Anti-Wal-Mart campaign hurting poor

Editorial

Former Atlanta Mayor Andrew Young, a longtime civil-rights activist who helped draft the 1964 Civil Rights Act, is facing criticism that he usually has not had to endure. Union activists are calling him a “corporate shill.” One African-American commentator was even more vicious: “How many more times will other Andys and Amoses of our black business-class leadership betray us?”

A shill? Young has spent his career supporting union causes. And how nasty to compare a civil-rights leader to the characters portrayed on “Amos ’N Andy,” the 1950s television series that was taken off the air for its Uncle-Tomish portrayal of black people.

What is Young’s crime? He has become chairman of a Wal-Mart-funded group called Working Families for Wal-Mart, which rebuts the attacks on the company that come from unions and liberal activists.

Union activists say the company pays relatively low wages and offers a relatively modest amount of benefits. Somehow, Wal-Mart, which offers decent jobs and low-cost products that benefit many poorer people, is depicted as a foe of the poor.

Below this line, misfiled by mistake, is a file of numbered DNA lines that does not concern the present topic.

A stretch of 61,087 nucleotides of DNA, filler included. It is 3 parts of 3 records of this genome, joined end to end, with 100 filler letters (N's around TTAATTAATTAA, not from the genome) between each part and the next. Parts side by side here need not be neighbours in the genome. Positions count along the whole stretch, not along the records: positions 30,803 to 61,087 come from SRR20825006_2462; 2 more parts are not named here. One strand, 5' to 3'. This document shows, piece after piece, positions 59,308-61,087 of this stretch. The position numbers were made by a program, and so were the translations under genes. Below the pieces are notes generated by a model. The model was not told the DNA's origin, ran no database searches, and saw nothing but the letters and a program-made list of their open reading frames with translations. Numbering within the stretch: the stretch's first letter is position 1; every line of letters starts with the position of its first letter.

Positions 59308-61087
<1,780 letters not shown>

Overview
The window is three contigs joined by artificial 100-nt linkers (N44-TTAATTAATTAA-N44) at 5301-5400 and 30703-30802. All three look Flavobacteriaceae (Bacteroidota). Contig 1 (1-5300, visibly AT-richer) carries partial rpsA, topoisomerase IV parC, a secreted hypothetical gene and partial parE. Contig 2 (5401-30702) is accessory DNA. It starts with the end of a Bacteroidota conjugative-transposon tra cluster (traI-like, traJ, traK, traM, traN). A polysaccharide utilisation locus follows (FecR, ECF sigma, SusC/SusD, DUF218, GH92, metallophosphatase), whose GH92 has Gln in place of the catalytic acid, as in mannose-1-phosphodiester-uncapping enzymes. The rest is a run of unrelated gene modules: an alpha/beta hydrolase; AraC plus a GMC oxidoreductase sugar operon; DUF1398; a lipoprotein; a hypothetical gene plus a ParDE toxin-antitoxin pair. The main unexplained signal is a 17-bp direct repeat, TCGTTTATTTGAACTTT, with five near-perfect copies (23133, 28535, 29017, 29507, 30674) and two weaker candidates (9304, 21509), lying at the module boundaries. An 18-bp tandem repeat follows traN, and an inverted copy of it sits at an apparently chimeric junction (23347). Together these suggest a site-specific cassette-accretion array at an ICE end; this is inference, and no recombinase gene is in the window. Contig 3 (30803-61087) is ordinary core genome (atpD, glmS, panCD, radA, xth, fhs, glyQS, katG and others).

“I like to fight poverty,” Young told the Atlanta Journal-Constitution. “For almost 10 years, I’ve been using in my sermon message that fighting poverty is good business, and I’ve used Wal-Mart as an example.” He said “a family can save $2,300 a year by shopping at Wal-Mart.” And he told another newspaper the issue of health insurance is “disingenuous,” given that it is mostly a problem for the elderly and poor as opposed to working people.

The unions want to stop the construction of new Wal-Marts and force unionization on the company, not out of some concern for the poor, but because of their desire to reduce nonunion competition or create new members for themselves. If Wal-Mart were forced to offer much higher wages and benefits, then it would not be able to hire as many people or offer its products at such low prices. People without much experience can get decent jobs at Wal-Mart, whereas union jobs are harder to come by.

The market needs jobs at all levels. To target lower-level jobs because they don’t pay as much as higher level jobs is absurd. Any company should be free to offer jobs at any wage. No one puts a gun to anyone’s head to accept a job there.

The anti-Wal-Mart campaign is harming the poor, not helping them. Don’t take our word for it. Listen to Andrew Young.